This boom-boom stuff can work both ways. One day after they lost on back-to-back home runs, the Tigers used the same approach to end their longest losing streak of the season.

Ian Kinsler and Torii Hunter hit consecutive two-out drives in the fifth inning to turn a one-run lead into a three-run advantage. The Tigers beat the Boston Red Sox, 6-2, at Comerica Park in front of 39,762 on Friday night.

On Thursday, Toronto pulled away from a tie in the sixth inning and beat Justin Verlander on consecutive home runs by Juan Francisco and Brett Lawrie.

Drew Smyly (3-4) got his first win in a month and delivered only the Tigers’ sixth quality start in the 18 games since their slide began. He allowed a run before he got an out, then didn’t give up anything until an unearned run in the sixth brought Boston within two runs. The bullpen pitched three scoreless innings.

The Tigers stopped their losing streak at five and got only their fifth win in 18 games since they swept the Red Sox three weeks ago. In the past 21 games, the Tigers are 4-0 against the world-champion Red Sox and 4-13 against everyone else.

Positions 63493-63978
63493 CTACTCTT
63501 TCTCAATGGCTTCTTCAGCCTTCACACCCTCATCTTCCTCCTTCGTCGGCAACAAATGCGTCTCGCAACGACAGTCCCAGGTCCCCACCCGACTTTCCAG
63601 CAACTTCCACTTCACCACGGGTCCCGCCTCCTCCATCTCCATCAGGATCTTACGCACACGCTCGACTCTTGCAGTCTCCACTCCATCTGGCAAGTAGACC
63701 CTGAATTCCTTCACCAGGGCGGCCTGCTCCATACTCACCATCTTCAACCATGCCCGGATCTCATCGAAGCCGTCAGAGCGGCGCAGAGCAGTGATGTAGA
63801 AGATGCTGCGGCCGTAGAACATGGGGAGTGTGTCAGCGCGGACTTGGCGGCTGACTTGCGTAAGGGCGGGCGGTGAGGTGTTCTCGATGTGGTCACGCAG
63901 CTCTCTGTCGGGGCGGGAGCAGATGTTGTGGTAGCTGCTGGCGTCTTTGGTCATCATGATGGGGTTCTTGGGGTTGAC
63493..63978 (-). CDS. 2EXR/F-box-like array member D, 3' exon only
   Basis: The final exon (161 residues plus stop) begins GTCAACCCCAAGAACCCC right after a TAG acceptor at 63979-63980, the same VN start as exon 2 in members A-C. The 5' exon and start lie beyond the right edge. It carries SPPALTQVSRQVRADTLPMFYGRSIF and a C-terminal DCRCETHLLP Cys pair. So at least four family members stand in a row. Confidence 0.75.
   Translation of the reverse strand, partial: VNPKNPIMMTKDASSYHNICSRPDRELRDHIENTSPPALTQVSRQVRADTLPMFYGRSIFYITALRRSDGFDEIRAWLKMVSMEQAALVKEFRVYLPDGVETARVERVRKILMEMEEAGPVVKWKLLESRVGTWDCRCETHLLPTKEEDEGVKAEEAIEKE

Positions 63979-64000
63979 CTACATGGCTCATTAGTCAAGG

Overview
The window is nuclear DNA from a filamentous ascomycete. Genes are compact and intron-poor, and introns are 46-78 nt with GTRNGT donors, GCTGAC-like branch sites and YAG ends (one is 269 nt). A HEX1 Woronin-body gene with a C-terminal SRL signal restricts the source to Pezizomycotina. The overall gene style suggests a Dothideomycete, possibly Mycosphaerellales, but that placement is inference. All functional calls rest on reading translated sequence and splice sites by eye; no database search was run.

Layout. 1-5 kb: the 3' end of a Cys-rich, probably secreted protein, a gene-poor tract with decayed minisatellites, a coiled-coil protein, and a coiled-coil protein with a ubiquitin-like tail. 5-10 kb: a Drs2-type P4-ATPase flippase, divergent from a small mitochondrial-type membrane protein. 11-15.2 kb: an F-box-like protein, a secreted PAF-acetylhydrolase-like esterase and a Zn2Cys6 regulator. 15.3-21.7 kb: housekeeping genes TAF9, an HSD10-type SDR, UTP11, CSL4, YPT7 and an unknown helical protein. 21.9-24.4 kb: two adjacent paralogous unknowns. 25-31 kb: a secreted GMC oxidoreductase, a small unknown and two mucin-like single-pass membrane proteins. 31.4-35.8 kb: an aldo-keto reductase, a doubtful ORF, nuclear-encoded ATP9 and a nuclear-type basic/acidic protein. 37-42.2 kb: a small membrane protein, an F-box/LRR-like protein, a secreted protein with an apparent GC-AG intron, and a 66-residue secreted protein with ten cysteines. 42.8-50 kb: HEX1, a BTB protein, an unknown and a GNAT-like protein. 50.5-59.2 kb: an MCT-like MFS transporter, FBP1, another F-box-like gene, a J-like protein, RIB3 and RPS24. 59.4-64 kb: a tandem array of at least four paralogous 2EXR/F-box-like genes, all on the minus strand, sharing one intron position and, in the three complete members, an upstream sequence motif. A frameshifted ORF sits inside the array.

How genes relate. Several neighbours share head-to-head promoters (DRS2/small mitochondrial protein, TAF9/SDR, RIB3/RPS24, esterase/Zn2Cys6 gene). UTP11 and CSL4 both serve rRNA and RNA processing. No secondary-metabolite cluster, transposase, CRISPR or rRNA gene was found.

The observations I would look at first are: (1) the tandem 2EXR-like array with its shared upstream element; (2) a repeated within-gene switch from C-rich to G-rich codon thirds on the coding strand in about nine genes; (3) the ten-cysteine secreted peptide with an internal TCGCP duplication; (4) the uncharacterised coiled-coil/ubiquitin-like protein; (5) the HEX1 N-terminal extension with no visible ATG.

Smyly decided to be far more aggressive than in his previous start when he lasted four innings in Seattle and threw more than 100 pitches in a loss.

“I don’t know where my mind-set kind of drifted off, but I think that over the past month, I haven’t been as aggressive,” Smyly said. “I still felt like I was maybe still pitching out of the bullpen — scared to give up a hit. So I was nibbling and throwing a lot of pitches. It’s not an efficient way to be a starter.”

Smyly’s past three starts had been uneven. They included a five-walk game in Cleveland and a four-homer game in Oakland.

“My mind-set, talking to Jonesey (pitching coach Jeff Jones) throughout the week, was be aggressive as I can. Make them show me they can hit my fastball. So I was going to go right at them.”

Smyly was so aggressive that he gave up a run when the first two hitters of the game got a hit on an 0-2 pitch. For the night, he had the scintillating ratio of 30 balls and 71 strikes.

“This game can eat you alive if you let it get to you,” said Smyly, in his first full season as a starter. “A lot of things can go wrong, even when you’re doing something right. So my mind-set was ‘attack — don’t beat yourself.’ That’s what I was doing my past few games: beating myself. Tonight, if they hit it, they hit it. But I’m going to throw strikes. I’m going to go right at them.”

The Tigers tied it in the third on Nick Castellanos’ double and Andrew Romine’s single and went ahead, 2-1 in the fourth. They took charge in the fifth when, after right-handed starter Rubby ) De La Rosa retired the first two hitters, Kinsler and Hunter cleared the fence two pitches apart.